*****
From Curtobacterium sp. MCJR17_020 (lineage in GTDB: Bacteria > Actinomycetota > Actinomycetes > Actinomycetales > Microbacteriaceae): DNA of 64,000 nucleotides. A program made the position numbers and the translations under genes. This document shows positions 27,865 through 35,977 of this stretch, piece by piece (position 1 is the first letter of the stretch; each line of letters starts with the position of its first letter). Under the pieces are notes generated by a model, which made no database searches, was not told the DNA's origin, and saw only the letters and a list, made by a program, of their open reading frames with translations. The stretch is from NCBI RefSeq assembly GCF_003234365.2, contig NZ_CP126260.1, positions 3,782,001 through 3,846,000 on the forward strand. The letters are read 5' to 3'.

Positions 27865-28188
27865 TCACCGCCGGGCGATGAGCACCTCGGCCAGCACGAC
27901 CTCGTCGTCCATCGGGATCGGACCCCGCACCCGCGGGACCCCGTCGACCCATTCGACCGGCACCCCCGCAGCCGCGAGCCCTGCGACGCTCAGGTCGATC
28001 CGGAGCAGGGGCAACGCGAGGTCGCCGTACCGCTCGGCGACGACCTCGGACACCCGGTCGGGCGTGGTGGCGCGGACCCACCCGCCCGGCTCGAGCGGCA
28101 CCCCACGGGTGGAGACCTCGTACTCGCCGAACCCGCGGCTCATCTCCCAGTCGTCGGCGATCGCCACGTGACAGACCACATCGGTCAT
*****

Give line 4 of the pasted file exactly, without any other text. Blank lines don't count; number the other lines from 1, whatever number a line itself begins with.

27901 CTCGTCGTCCATCGGGATCGGACCCCGCACCCGCGGGACCCCGTCGACCCATTCGACCGGCACCCCCGCAGCCGCGAGCCCTGCGACGCTCAGGTCGATC